DR. HODES: So this, of course, was a very exciting finding. And then the challenge was to determine whether it could be translated into a clinical approach in humans. So the investigators appropriately took it through some studies in non-human primates, importantly looking to be sure there was no unsuspected toxicity that would create a danger to human subjects. And the studies in non-human primates did not reveal a problem, and thereafter progression to human trials occurred. And the unfortunate outcome of the study was that a small proportion – I believe it was about six percent – of the individuals, as they were treated, developed an meningoencephalitis. This is an inflammation of the brain and its linings and spinal cord. That’s a serious problem; serious enough to lead to the conclusion that the study had to be discontinued, that it was not ethical to continue a study putting individuals at risk for treatment that was not yet known to be effective. Since the time the study was ended, there has been suggestion by investigators that there were signs of possible positive effects of the vaccine, even though the study could not be taken to a definitive completion. And so the current circumstance is one in which investigators are pursuing a number of approaches, still trying to use immune therapy. They are altering this immune therapy in such a way as to avoid the side effect, this encephalitis, and yet to preserve the possible, positive effects of an immune response in clearing amyloid.
LESLEY: Right. When you say there’s hopefulness out there, that, to me, is a pretty hopeful sign – if they can figure out how to not cause encephalitis, obviously. I wrote a book several years ago about my experiences covering the White House. And when I got to the Ronald Reagan chapter I wanted to find out if there were any signs of Alzheimer’s when he was actually president. And I interviewed several doctors about this. And some of the things I remember in those interviews have stayed with me. And one was when one of the doctors said, and this is a quote, “It’s a very ragged disease.” And by that he meant that it kind of comes on in fits and starts. So you could see a person, in the early stages of Alzheimer’s, who one day is perfectly, totally normal, and the very next day – or even within the same day – is spaced out. They have huge bursts of clarity where they remember everything and everything’s just fine. And then, within an hour or so, they slipped into kind of a daze. Is this typical, in your opinion, of what you would see in the early stages?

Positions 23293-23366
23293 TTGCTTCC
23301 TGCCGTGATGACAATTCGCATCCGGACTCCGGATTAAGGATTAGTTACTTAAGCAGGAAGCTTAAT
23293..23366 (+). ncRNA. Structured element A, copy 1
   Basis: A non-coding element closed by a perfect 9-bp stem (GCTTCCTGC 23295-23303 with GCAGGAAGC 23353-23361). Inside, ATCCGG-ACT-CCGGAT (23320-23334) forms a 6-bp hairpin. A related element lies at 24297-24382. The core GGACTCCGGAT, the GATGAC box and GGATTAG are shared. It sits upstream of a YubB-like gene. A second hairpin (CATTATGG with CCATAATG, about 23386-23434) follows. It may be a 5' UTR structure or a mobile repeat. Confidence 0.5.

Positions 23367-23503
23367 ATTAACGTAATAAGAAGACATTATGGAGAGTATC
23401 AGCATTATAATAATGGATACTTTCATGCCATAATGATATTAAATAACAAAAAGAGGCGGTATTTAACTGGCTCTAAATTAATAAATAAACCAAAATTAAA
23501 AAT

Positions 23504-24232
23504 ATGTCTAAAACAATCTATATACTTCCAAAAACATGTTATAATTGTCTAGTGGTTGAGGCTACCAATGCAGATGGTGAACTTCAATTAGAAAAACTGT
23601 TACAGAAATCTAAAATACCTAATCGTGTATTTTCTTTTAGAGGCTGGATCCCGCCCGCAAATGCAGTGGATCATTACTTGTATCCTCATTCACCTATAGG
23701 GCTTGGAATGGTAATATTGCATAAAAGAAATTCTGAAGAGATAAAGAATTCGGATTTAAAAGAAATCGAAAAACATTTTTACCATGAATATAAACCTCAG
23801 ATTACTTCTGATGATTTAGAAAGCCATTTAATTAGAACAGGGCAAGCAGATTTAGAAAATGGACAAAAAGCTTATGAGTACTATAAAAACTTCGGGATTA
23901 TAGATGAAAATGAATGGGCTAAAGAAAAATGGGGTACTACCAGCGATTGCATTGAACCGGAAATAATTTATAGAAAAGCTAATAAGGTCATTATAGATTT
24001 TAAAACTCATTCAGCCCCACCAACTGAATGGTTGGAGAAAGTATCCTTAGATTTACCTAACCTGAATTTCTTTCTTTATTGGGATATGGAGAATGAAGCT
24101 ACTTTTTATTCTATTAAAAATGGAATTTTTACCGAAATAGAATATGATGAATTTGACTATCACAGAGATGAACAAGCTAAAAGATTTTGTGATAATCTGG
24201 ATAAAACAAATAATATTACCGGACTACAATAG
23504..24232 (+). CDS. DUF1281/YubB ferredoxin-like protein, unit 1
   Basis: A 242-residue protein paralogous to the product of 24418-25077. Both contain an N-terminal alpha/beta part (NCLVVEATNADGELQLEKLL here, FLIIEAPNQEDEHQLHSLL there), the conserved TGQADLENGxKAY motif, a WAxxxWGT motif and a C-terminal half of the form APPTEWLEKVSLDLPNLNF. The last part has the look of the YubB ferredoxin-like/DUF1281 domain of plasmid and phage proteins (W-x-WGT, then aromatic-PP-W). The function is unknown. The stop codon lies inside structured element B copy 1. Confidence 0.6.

DR. HODES: Quite honestly, it is consistent from what I’ve heard from many, anecdotally as well. But I hesitate to say more since I’m not aware of an evidence-based research study that actually documents it. So let me not go further, if that’s OK.
LESLEY: OK. But in the documentary there are several people who you meet and actually watch as the disease develops to some degree.
DR. HODES: Yes.
LESLEY: And one of the things that really struck me was the very person we meet, who’s an 87-year-old woman who has the early stages of Alzheimer’s, but she’s been diagnosed. And there are many things she can’t remember and she’s losing the ability to recognize faces and things like that. But she’s still driving her car.
DR. HODES: Yes.
LESLEY: She’s living alone, and she sings in a choir, and it really struck me that this idea of raggedness – I like that word – seems to be borne out; that until the disease really, really develops quite a bit, that people can go along and lead their lives.